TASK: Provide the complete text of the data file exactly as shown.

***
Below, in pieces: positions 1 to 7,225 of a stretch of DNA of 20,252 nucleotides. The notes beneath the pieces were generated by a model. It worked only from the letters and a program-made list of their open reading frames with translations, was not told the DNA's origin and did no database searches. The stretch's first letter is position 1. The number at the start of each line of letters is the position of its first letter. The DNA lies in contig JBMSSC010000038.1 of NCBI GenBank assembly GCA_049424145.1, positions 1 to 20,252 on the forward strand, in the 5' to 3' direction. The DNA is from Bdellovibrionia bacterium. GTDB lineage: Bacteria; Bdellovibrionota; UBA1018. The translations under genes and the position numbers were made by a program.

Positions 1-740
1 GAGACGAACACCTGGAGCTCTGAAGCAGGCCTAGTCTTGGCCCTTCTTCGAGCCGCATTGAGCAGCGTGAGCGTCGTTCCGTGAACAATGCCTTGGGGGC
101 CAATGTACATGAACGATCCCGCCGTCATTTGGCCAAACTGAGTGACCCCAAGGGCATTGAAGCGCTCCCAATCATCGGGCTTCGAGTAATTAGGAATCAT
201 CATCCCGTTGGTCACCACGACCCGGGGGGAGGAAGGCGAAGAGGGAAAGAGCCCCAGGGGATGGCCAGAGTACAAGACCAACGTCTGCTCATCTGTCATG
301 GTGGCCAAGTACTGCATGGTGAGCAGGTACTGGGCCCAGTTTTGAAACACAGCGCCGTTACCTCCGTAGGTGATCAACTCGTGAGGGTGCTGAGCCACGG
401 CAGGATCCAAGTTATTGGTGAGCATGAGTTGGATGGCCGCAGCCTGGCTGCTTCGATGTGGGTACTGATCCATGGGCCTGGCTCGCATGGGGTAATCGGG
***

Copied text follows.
Below, in pieces: positions 1 to 7,225 of a stretch of DNA of 20,252 nucleotides. The notes beneath the pieces were generated by a model. It worked only from the letters and a program-made list of their open reading frames with translations, was not told the DNA's origin and did no database searches. The stretch's first letter is position 1. The number at the start of each line of letters is the position of its first letter. The DNA lies in contig JBMSSC010000038.1 of NCBI GenBank assembly GCA_049424145.1, positions 1 to 20,252 on the forward strand, in the 5' to 3' direction. The DNA is from Bdellovibrionia bacterium. GTDB lineage: Bacteria; Bdellovibrionota; UBA1018. The translations under genes and the position numbers were made by a program.

Positions 1-740
1 GAGACGAACACCTGGAGCTCTGAAGCAGGCCTAGTCTTGGCCCTTCTTCGAGCCGCATTGAGCAGCGTGAGCGTCGTTCCGTGAACAATGCCTTGGGGGC
101 CAATGTACATGAACGATCCCGCCGTCATTTGGCCAAACTGAGTGACCCCAAGGGCATTGAAGCGCTCCCAATCATCGGGCTTCGAGTAATTAGGAATCAT
201 CATCCCGTTGGTCACCACGACCCGGGGGGAGGAAGGCGAAGAGGGAAAGAGCCCCAGGGGATGGCCAGAGTACAAGACCAACGTCTGCTCATCTGTCATG
301 GTGGCCAAGTACTGCATGGTGAGCAGGTACTGGGCCCAGTTTTGAAACACAGCGCCGTTACCTCCGTAGGTGATCAACTCGTGAGGGTGCTGAGCCACGG
401 CAGGATCCAAGTTATTGGTGAGCATGAGTTGGATGGCCGCAGCCTGGCTGCTTCGATGTGGGTACTGATCCATGGGCCTGGCTCGCATGGGGTAATCGGG